Health systems, hospitals, and even individual practices need to conduct a baseline assessment of their telehealth situation. There’s significant concern not only about the number of videoconferencing platforms used by providers but also their security. Products like Zoom, FaceTime, and Google Meet work but the relaxed regulations that allowed their use during the pandemic likely won’t last beyond it. Other concerns include fragmented patient data, inconsistencies in record keeping, and platforms that are too complicated for average patients to use. It’s crucial for healthcare executives and IT departments to assess their current situation and implement both platform and process improvements.

Improve physician performance and patient experience

Once the technology is in place, health systems should upgrade the video, audio, and lighting equipment available for practitioners to use. Then, they need to train physicians to perform better on camera. “Healthcare agencies can’t simply give their staff Zoom accounts and hope for the best,” Winston writes in Physicians Practice. “They need to provide training on skills needed to get the most out of the new medium. Healthcare education institutions will need to review and revise their curricula to provide the necessary competencies for telehealth.”

Build out the telehealth infrastructure

The U.S. Department of Agriculture has announced an investment of more than $42 million to build and improve the infrastructure needed to bring telemedicine to underserved rural areas. Technological infrastructure upgrades – particularly increased access to broadband – headlined many U.S. governors’ annual “State of the State” addresses. According to a GovTech roundup of the speeches, broadening access to telehealth was specifically mentioned as key driver for new investment in technology infrastructure.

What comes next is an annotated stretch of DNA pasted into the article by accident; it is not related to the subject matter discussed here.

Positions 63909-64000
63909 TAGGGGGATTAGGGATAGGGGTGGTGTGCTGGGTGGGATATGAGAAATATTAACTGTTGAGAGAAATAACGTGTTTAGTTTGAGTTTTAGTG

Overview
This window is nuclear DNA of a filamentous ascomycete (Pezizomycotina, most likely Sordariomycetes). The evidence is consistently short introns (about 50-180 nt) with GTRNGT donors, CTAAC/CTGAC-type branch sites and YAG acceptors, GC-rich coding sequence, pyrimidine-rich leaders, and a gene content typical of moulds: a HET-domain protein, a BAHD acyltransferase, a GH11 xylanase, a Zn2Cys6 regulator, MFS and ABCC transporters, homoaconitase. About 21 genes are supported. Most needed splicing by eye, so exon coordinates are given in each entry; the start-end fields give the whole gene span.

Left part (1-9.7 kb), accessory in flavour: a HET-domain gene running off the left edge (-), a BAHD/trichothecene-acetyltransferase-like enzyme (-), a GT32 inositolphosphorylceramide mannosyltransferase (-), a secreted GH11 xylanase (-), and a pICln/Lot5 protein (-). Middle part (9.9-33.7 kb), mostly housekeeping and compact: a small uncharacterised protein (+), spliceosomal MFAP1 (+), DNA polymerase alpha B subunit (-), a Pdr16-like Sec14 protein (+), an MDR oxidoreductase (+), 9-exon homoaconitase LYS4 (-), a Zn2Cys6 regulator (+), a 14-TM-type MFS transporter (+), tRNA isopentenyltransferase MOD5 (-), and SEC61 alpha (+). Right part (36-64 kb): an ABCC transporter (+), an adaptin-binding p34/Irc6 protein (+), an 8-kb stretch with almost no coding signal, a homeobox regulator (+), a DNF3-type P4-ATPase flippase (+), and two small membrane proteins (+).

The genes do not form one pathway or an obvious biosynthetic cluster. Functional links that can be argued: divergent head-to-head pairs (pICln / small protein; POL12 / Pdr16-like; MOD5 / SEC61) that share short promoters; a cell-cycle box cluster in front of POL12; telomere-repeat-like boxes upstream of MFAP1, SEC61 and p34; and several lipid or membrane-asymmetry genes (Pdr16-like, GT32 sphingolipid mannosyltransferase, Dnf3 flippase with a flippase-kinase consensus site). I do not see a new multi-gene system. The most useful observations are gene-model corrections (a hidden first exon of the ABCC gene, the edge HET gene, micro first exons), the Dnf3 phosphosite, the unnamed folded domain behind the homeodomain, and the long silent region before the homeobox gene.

Enshrine telehealth-friendly regulation

One of the biggest obstacles to greater telehealth adoption is licensing restrictions that prevent providers from practicing across state lines. Revisiting those restrictions will be a priority for new Secretary of Health and Human Services Xavier Becerra, who explicitly mentioned support for telehealth expansion during his confirmation hearings. Several bills, including the bipartisan Protecting Access to Post-COVID-19 Telehealth Act of 2021, have been proposed to address barriers such as geographic and originating-site restrictions on the use of telehealth in Medicare. None, however, have passed yet.

Reimbursement parity for telehealth services

And then there’s the elephant in the room. Federal and state public health emergency declarations prompted health insurance plans to overhaul their payment policies for telehealth. But there’s no guarantee that insurers will continue to offer such payment parity once the public health emergency is over. Some states – such as Georgia and California – have set equal base rates for telehealth and in-person care. It remains to be seen whether others follow that path, and how health insurance plans will respond to that action.

Learn more how Caregility can elevate your telehealth game

It’s easy to see how health providers of all sizes might be overwhelmed by the frenzied implementation of telehealth over the past year. If your organization needs help introducing or elevating your telehealth capabilities, Caregility consultants can help.

Please contact us today for more information.